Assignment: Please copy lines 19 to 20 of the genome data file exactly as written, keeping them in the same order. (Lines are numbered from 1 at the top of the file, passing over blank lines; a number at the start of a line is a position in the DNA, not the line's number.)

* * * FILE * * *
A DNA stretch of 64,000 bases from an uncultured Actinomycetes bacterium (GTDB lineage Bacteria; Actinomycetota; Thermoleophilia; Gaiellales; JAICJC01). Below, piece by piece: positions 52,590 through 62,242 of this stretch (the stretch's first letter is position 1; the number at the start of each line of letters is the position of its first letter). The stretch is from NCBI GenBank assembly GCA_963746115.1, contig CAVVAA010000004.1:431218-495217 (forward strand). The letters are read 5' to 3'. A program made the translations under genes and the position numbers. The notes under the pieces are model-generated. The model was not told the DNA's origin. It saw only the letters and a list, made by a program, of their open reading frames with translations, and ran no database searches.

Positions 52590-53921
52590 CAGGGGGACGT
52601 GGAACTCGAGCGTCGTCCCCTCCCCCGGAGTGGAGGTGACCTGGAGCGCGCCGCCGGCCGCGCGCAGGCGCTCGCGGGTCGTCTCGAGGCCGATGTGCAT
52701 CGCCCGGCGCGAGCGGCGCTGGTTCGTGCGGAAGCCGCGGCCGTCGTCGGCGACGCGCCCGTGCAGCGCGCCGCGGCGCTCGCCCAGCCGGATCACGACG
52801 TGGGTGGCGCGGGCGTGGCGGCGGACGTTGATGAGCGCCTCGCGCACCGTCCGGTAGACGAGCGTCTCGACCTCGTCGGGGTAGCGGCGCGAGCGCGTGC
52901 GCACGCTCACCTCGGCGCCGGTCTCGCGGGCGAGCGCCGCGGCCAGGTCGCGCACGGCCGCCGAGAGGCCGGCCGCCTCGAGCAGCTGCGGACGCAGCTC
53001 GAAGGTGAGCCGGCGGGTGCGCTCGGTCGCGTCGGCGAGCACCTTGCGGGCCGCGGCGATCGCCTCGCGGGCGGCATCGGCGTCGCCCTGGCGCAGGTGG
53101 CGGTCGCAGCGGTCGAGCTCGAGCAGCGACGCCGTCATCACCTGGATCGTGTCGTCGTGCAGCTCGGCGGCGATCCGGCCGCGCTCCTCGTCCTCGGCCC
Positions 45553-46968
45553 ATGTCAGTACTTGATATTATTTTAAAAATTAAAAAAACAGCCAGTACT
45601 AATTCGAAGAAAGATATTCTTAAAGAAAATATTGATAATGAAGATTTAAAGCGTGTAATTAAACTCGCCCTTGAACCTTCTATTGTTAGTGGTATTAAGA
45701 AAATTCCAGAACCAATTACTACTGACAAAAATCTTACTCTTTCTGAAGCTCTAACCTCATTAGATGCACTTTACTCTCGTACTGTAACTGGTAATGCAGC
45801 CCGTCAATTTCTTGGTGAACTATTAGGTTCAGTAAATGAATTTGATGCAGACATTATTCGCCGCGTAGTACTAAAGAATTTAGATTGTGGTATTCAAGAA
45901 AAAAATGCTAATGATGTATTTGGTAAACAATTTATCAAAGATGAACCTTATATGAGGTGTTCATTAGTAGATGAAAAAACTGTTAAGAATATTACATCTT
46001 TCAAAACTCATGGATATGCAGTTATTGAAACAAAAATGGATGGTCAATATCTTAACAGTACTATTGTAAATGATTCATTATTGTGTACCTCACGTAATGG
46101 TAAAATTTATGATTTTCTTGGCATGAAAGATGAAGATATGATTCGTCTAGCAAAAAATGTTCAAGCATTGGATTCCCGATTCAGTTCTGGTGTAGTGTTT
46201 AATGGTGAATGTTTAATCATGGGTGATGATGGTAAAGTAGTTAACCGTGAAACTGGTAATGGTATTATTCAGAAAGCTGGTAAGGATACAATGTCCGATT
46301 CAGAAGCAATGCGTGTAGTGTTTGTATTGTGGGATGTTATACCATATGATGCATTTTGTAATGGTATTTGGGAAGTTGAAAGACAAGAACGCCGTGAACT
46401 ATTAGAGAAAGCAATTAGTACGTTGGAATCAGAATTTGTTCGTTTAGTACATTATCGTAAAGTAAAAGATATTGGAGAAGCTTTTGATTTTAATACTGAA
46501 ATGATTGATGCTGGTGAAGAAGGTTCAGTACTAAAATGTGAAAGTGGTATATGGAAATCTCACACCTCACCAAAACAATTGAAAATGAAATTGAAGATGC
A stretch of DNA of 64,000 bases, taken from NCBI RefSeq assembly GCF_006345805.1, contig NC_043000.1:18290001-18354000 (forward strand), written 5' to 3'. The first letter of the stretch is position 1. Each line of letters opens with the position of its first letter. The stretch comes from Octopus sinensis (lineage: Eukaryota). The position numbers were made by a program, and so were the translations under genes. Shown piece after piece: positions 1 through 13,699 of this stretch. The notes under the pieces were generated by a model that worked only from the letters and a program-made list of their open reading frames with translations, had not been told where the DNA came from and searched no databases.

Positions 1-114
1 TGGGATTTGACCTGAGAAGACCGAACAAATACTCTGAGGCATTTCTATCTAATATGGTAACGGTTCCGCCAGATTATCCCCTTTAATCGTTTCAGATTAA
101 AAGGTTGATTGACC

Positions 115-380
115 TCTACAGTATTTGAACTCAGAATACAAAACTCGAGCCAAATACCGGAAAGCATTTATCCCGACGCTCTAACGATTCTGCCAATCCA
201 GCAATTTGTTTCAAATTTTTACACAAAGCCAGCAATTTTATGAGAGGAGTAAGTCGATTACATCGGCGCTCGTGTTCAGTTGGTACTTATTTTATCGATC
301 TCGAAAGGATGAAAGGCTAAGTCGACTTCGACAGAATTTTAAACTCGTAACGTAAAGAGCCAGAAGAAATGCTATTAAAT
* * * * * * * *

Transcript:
46301 CAGAAGCAATGCGTGTAGTGTTTGTATTGTGGGATGTTATACCATATGATGCATTTTGTAATGGTATTTGGGAAGTTGAAAGACAAGAACGCCGTGAACT
46401 ATTAGAGAAAGCAATTAGTACGTTGGAATCAGAATTTGTTCGTTTAGTACATTATCGTAAAGTAAAAGATATTGGAGAAGCTTTTGATTTTAATACTGAA